The coordinators hosted several afternoon to evening social sessions using Club Cardinal’s Zoom room functionality, including Speedfriending, Kahoot!, Yoga, Beverage and Chill, Netflix Parties, Origami and mini Hackathons.
Victoria Hart ’22, a fellow orientation coordinator, said that she hopes that through Club Cardinal, they achieved their central goal of “[creating] a safe space to relax. As a Stanford student, you’re allowed to chill and take a Buzzfeed quiz, laugh and connect with others in organic or as organic as possible ways.”
Word of Club Cardinal has even reached the parent community.
“When writing an article for our Parents’ Club newsletter on resources to enhance the Stanford Undergrad Fall experience, several students recommended Club Cardinal,” Mary Rose Theis, president of Stanford’s Parents Club, wrote in a statement to The Daily. “So many are looking for ways to make meaningful connections, and Club Cardinal is a fun way to fill a real need this year.”
A professor’s perspective on Club Cardinal’s progress
Chemistry professor Dr. Jennifer Schwartz Ph.D. ’08 said that Club Cardinal has created “lemonade out of lemons” by reaching out to the Stanford community and providing additional resources for social engagement during the time the student body and faculty need it the most. Though everyone yearns to return to campus as soon as possible, Schwartz finds comfort in knowing that Club Cardinal relieves many worries about not physically being on campus.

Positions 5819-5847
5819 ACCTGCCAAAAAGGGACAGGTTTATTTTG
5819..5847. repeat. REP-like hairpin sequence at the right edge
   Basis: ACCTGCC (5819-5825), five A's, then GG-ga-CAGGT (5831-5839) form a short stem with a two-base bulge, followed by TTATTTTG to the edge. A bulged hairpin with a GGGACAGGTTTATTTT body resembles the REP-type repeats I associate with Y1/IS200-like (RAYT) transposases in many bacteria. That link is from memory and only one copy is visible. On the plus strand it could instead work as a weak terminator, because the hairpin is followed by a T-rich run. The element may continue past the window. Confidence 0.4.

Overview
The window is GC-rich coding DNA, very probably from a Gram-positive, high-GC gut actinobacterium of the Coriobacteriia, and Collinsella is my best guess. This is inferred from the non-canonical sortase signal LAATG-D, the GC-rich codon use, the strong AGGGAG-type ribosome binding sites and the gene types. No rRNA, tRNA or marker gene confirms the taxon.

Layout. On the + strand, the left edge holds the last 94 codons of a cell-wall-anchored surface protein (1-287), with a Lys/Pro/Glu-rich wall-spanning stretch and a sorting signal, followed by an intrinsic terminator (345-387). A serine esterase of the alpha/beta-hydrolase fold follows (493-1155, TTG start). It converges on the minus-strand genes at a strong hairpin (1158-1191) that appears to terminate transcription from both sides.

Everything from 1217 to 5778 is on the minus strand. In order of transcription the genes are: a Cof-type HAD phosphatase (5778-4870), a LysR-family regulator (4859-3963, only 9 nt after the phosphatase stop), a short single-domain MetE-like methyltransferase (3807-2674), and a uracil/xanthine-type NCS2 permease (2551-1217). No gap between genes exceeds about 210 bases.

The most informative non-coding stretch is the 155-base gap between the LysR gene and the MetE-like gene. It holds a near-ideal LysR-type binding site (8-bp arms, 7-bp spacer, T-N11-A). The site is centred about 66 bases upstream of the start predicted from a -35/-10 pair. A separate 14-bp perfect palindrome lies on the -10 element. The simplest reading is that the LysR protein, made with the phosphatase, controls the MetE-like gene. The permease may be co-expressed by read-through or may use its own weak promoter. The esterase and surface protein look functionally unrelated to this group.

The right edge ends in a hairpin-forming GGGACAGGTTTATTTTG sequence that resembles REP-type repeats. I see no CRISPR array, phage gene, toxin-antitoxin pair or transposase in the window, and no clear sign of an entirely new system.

“We are all missing spontaneous meetups right now, so it is nice that there is this creative solution out there,” Schwartz said.
She recommended Club Cardinal to her classes as one option to form study groups, noting that “a commonplace for people to meet is so valuable to our social and emotional needs as well as our learning needs.”
Applauding the platform’s creativity and ingenuity, Schwartz said, “we may not be able to immediately change COVID or how fast the vaccine gets here right now, but we can change the way we deal with this moment in time.”
Expansion of Club Cardinal
During its one-month 1.0 stage, Club Cardinal hosted special guest speakers and countless social events all around the map locations. From visits from Psychology Professor Emeritus Phillip Zimbardo (head of the infamous Stanford Prison Experiment) to Katherine Waissbluth ’22 ( known as ‘The Kath Path’ on YouTube), these virtual events stretched from Club Cardinal’s animated replication of Stanford’s famed Memorial Church to as far as The Dish.
As the Club Cardinal team works toward future improvements and additions, they are also coordinating with several universities across the country to set up a public site for people to access outside of just Stanford.
“We hope to see more engagement between students of different schools, so you might be able to visit other campuses,” Halder said.
As Qin and the other co-founders continue to build upon their platform, she hopes that “for the future, [Club Cardinal] will essentially be the online space that people can always visit and have that community, so that these kinds of interactions will continue to happen.”
Contact Tom Quach at tomquach ‘at’ stanford.edu.